I got the second-highest offer back on side, and the buyer agent and his buyers were ecstatic. Just like I was back in 2005 when I got “the call,” these guys were super-happy, and jumped at the second chance that maybe one out of every thousand buyers gets.
I had the good fortune of being able to email my clients to effectively say, “The bad news is, we have to sign a mutual release with the buyer of your condo because he couldn’t get financing, but the good news is, I already have another offer in hand – both documents are attached.”
Three deals falling through in one year, after only one deal falling through in my entire career before that. That first deal, about 4-5 years ago now, was one I wrote about on my blog at the time. Let me see if I can find it……..nope, sorry. I looked for 20 minutes, for what it’s worth…
As far as conditional agreements go, I often tell my clients, “One condition is as good as ten. The way conditions are worded, you can get out of a deal for any reason.”
And it’s true.
Here is the typical condition for Status Certificate:
“This Offer is conditional upon the Buyer’s lawyer reviewing the Status Certificate and finding the Status Certificate satisfactory in the Buyer’s lawyer’s absolute and sole discretion. Unless the Buyer gives notice to the Seller not later than 6:00pm on the third day following receipt by the Buyer of the Status Certificate, that this condition is fulfilled, then this Offer shall be null and void and the deposit returned to the Buyer in full without deduction.”
There are a dozen different clauses that all effectively say the same thing.
The key word here is “unless.”
Unless the buyer delivers a waiver or a notice of fulfillment of condition, the deal automatically terminates.
Do nothing? Sit back and turn off all forms of communication? The deal terminates.
So if a buyer wants out of a deal, he or she need not “prove” anything.
People often ask me what they need to “provide” to the seller or the seller’s lawyer after a home inspection, if they don’t want to move forward, and if the inspector needs to “pass or fail” the home. In reality the way the clause is worded means you don’t have to do anything.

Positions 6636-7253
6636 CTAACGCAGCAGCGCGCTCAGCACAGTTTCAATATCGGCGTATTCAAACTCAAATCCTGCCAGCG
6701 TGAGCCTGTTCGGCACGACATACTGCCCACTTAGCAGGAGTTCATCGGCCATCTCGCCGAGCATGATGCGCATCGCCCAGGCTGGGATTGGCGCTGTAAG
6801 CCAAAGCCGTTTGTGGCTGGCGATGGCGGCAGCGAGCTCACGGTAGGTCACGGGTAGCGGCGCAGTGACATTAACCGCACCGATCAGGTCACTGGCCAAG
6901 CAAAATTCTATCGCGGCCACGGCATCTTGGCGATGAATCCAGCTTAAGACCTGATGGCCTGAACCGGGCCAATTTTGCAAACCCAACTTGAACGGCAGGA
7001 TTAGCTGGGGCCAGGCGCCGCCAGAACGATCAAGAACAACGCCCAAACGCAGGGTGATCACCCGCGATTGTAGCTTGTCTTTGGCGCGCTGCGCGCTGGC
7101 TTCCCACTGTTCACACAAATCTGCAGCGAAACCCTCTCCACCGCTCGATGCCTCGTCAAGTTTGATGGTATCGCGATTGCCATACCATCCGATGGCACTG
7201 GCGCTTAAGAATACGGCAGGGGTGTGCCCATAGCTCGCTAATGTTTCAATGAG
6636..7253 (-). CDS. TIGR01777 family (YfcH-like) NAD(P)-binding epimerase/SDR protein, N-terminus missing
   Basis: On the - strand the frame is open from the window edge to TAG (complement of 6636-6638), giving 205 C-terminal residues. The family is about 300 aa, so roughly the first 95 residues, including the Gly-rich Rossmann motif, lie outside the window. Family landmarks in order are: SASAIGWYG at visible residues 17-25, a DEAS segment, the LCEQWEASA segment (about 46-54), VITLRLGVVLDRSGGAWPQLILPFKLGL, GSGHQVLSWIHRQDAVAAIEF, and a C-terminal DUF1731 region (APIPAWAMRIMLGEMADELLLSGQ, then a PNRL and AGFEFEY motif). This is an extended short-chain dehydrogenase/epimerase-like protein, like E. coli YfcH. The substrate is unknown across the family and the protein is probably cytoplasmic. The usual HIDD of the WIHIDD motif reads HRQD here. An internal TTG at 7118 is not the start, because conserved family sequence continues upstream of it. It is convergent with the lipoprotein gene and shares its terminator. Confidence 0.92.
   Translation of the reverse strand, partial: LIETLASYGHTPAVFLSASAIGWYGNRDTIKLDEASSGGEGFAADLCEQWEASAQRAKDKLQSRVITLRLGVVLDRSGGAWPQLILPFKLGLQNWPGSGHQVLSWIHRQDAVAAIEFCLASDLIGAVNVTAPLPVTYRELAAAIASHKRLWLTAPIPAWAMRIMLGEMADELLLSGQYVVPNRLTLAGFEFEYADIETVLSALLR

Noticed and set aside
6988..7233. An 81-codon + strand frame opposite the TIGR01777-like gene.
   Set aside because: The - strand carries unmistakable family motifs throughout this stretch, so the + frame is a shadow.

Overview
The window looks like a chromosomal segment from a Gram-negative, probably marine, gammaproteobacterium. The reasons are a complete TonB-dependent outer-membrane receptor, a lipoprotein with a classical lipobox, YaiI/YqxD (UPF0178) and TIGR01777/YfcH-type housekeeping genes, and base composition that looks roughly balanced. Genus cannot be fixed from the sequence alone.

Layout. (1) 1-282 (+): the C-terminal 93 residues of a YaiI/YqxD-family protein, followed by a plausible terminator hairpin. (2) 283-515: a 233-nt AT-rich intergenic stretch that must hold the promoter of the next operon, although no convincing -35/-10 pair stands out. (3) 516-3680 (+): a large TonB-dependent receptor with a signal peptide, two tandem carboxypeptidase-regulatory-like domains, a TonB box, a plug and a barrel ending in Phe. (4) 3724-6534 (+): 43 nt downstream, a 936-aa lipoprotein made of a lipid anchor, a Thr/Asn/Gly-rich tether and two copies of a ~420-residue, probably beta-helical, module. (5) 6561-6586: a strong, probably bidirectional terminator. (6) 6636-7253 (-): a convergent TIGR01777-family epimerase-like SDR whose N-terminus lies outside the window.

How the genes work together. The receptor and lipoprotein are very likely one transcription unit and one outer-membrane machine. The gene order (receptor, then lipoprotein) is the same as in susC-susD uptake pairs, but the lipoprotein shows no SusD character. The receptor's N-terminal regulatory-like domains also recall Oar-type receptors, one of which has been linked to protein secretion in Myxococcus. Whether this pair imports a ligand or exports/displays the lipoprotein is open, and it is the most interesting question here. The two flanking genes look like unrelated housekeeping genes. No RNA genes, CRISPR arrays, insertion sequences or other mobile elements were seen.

You don’t have to take a step to have the deal fall through.
You DO have to take a step to firm up the deal.
If you DO want to move forward with a conditional deal, then you send in a “Waiver” of your conditions, or a “Notice of Fulfillment,” which is the same thing, but few agents use that form.
As I said: one condition is as good as ten.
So I’m shocked when I get an offer with ten conditions. All it does is weaken your offer, by making the seller and listing agent question your sincerity and/or ability to firm up the deal, and thus it costs you money in terms of the sale price you could have settled on.
Now, some of the people who commented on Friday’s blog about ethics might ask, “Do you include a condition on cold feet?”
No, you don’t.
But if you have a condition on Financing, or Inspection, or Status Certificate, and you change your mind, you get out of the deal by simply not sending in a waiver of your condition.
Or, if you have a condition on Status Certificate, and you can’t get your mortgage approved and can’t move forward with the deal, there’s nothing to stop you from not waiving your condition on Status Certificate. It’s up to you, as a buyer, with an iron-clad condition.
In reality, very few deals fall apart in our market.
But the ones that do fall apart happen so seldom that they often turn a mundane story into something seemingly-incredible…